Please weigh in!
In my surveys of over 700 long-married older people, I heard one lesson again and again: “You don’t just marry a person; you marry his or her family.” . Despite the fact that most dating couples do not spend much time thinking about their partner’s family, the elders tell you unequivocally: in-laws matter.
It’s no coincidence that popular culture focuses so heavily on in-law relationships, from the meddling mom and dad in “Everybody Loves Raymond” to the “Meet the Parents” movies. These images reflect deep-seated worries about balancing loyalty to one’s spouse with life-long bonds of attachment and obligation to parents, siblings, and other kin. This worry is not an irrational one; research also shows that in-law relations are a key determinant of marital happiness.
But what should you do? As I combed through hundreds of reports of in-law relations — ranging from loving and respectful relationships to “in-laws from hell” — I uncovered three terrific lessons for insulating your relationship from problems with one another’s’ families. These rules for in-law relations have been tested by hundreds of the oldest Americans for decades — given what’s at stake, we should pay close attention.
Rule # 1: Your loyalty is to your spouse.
Life is full of difficult decisions in which no solution leaves everyone happy. Unfortunately, that’s exactly what a difficult in-law situation creates — a classic example of ambivalence that in a worst-case scenario may persist over years (or even a lifetime). But sometimes the elders cut through all the complexity and just tell you what to do. Here’s their advice on dealing with the supposed ambivalence of in-law relations:
In a conflict between your spouse and your family, support your spouse.
The elders are unequivocal; it is your duty to support your husband or wife and to manage your own family in a way that consistently conveys this fact. Further, you both must present a united front to both families, making it clear from the beginning that your spouse comes first.
In couples where this allegiance did not happen, marital problems swiftly followed. In fact, some of the bitterest disputes occurred over a spouse’s failure to support his or her partner. When I asked Erin, 66, to describe a conflict that came up in her marriage, she didn’t hesitate:
Oh yeah, his mother. A lot of conflict. I had the impression she didn’t like me very much. I could live with that, but my husband never stuck up for me, so we fought about it. The apron strings were tied to him, and you just didn’t go against Mommy. And we fought about it because he would say, “Oh you’re crazy, she never said that.” And I’d go, “I don’t believe you don’t believe me.” And arguments would start. And after it was over I’d say, you know, how stupid we’re arguing about this, God forbid we get divorced over her. My husband would never say anything like “Hey mom, that’s my wife, cool it.” I never got that.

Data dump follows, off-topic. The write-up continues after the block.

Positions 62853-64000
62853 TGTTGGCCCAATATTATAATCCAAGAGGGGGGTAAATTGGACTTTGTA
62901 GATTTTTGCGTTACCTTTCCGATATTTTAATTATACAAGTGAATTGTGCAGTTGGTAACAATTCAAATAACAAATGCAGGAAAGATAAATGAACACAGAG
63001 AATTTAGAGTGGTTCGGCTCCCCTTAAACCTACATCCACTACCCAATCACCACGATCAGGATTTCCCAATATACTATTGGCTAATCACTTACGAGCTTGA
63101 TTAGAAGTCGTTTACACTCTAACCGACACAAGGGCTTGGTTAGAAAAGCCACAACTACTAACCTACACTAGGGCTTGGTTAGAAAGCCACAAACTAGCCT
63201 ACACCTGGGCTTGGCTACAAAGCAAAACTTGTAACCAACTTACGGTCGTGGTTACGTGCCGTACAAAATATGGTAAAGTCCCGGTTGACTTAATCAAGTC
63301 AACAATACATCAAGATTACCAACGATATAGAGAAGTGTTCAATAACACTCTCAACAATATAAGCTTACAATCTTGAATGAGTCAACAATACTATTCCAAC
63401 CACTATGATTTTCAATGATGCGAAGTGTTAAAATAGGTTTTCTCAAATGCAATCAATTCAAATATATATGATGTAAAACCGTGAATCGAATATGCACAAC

So when there is conflict between your family and your spouse, don’t feel caught in the middle, because your place is on your spouse’s side. To do otherwise is to undermine the trust that is the underpinning of your marriage.
Rule # 2: Remind yourself why you are doing it.
This tip from the elders is one that many have used like a mantra in difficult in-law situations. Tell yourself this: the effort to accommodate your partner’s family is one of the greatest gifts you can offer in marriage. You are used to putting up with your own relatives and you have accommodated to their quirks and foibles. But now you have to do it all over again. The closest thing to a “magic bullet” for motivating yourself to put the effort into in-law relations, the elders tell us, is to remember that you are doing it because you love your spouse.
Most important, by staying on good terms with his or her relatives, you are honoring and promoting your relationship in one of the best ways possible. Gwen, 94 and married 67 years, puts it clearly:
You may not like your mother-in-law or your father-in-law or your in-laws very much but you certainly can love them and stay close to them. Remember that they’re your loved one’s family. I learned to love them. I mean, I loved them because they were my husband’s parents and I loved him.
Rule # 3: Eliminate politics from discussion.
Here’s a specific tip that could not be more relevant during this election season: Keep political arguments out of in-law relations. It can be the biggest bomb in the minefield, and the elders say that these conflicts are unnecessary. There is simply no need to attempt to engage your in-laws in political debates or to convert them.
Often, the urge is to make parents-in-law “really understand” what’s going on in society and to show them how irrational or wrong-headed they are politically. I heard many accounts of holiday dinners and family gatherings disrupted by debates over the President, the Congress, abortion, the death penalty, and on and on.
According to the elders, you may not be able to avoid conflict over your in-laws’ disapproval of your marriage, your job, your lifestyle, or how you raise your children. But you can make it a rule to take noisy and unnecessary political debates off the table. (Remember, we’re not talking here about a lively, enjoyable political discussion; I mean the kind that ends with slamming doors and a spouse crying in the car.)